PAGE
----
One small step for teachers, one giant leap for ‘sixthformkind’
Something every pupil must do when ascending from GCSE to A levels is cross an imaginary threshold that makes them sixth formers - such a term that, as many will know, is associated not just
Something every pupil must do when ascending from GCSE to A levels is cross an imaginary threshold that makes them sixth formers – such a term that, as many will know, is associated not just with more work but also increased maturity. After climbing the rungs of the school ladder for years, you are suddenly nearing the top and are assigned roles that often require you to set an example to younger students..
Here are a few tips to help cope with this jump. They are from a pupil’s perspective as we, the one’s directly involved, know exactly what every person faces or has once faced during these two years.
Don’t be the one-man band
I chose to start with the point that I think is the most crucial to understand and put into motion from the start to make your journey through A levels as easy as possible; by this I mean sharing your work and worries with your friends and teachers. There is no embarrassment to admit to struggling with the workload and the anxieties that accompany it. It is critical to acknowledge that every once in a while you need help. This could involve asking a friend which revision technique works for them or staying for an hour after school to iron out any wrinkles in a topic with your teacher.
Although you may hear, from past pupils, that the workload is huge you must remember they did make it through. On top of this if you read further into these stories you’d be surprised how many times words such as ‘teacher’ and ‘friends’ crop up. Even though the piece is written by them and they sat the exams, if you pare it back, there is a network of support and guidance that assisted them with their struggles.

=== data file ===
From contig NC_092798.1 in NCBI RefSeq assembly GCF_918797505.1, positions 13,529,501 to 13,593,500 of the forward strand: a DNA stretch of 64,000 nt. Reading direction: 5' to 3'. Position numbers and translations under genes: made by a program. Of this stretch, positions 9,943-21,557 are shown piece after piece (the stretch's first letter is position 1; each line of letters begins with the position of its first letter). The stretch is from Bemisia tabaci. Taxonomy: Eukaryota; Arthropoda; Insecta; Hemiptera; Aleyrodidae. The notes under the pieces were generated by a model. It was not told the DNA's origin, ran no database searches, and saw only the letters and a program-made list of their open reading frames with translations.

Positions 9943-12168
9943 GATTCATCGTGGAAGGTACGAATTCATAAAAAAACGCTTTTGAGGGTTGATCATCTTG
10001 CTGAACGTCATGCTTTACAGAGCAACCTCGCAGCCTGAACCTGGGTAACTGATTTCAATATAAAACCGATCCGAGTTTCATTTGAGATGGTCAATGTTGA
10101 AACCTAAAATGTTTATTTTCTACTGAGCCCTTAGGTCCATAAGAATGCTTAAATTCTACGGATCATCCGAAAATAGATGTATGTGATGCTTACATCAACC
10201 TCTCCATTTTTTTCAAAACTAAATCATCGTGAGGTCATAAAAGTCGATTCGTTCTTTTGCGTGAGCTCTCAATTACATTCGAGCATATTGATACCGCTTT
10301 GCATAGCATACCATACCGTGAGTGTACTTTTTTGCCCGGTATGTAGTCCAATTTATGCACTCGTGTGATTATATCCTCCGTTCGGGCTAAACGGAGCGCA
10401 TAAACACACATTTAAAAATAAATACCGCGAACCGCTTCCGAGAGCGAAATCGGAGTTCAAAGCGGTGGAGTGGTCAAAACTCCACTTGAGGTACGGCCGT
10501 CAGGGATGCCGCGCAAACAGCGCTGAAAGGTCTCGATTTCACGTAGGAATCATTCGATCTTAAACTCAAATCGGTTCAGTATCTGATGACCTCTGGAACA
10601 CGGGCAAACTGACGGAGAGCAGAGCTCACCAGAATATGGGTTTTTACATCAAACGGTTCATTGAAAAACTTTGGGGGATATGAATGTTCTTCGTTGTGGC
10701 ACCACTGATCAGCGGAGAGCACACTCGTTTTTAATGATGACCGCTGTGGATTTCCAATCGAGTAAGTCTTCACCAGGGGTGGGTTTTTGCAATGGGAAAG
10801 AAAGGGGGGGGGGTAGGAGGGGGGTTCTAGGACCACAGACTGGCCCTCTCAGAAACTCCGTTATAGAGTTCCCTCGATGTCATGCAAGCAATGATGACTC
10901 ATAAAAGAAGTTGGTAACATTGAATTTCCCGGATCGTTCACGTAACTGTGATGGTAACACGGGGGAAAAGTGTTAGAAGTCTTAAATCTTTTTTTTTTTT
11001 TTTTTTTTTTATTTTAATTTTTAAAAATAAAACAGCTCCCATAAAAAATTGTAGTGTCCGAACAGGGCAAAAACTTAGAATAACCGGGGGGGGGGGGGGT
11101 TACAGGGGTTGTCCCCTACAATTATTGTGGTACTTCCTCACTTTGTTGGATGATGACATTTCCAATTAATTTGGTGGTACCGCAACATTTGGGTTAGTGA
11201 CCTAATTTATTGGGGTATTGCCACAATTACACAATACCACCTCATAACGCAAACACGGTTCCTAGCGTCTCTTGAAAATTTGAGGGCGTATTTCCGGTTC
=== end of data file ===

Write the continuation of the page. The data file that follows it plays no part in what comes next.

Speak to the year above
I know that speaking to the year above can be a daunting prospect, yet this can be crucial in fully understanding the experience as they too were once in your shoes as year 12s. It is amazing how much you can learn from them, as I myself received advice about revision, the workload and how to work efficiently to ensure I got good grades but didn’t exhaust myself fully in the process (for more on this see the final point).
Not only have they been in your shoes as year 12s but also remember they survived the year; that’s why sometimes it’s handy to speak to them as you can learn from them and get some tips under your belt to arm you for the year ahead.
Crew on a ship
This reiterates the point of your classmates going through the same perilous journey through the choppy waters of A levels. The honesty conveyed about work and school life in general is crucial in understanding that although you may be struggling, dozens of others are thinking the same thing (although some may not admit it).
Yet if you need extra proof that you are going through what everyone else is and need convincing the teachers at your school aren’t creating a maze out of A-levels and placing you in the middle without a map, read the next point.
The misery yet morality of memes
Going straight from classmates, I now want to hand the baton onto social media which has helped me considerably with student life. It will surprise you how relatable and truthful posts and memes can be, providing reassurance that it’s not just you facing these issues.
It isn’t just social media though, I would also recommend The Student Room. This website allows pupils to converse with each other and share the struggles, not just of A levels, but also through other hardships such as post-school life.
Work smarter, not harder
One of my teachers has mentioned this to me several times over the past year and only now have I fully appreciated its importance. Being honest, I have a tendency to turn every small piece of work into a project; such a tendency has led to my once three subjects feeling more like six. That is why I had to start questioning whether I really needed to make notes on something or if the world wouldn’t end if I left some questions until the next week.
At the start when everything seems manageable and simple, it is very easy to sign up to lots of clubs and give up your spare time to various activities. Trust me though, after a couple of months you will realise just how rare it is to have such time and, after many exhausting days, just how important it is to switch off and relax.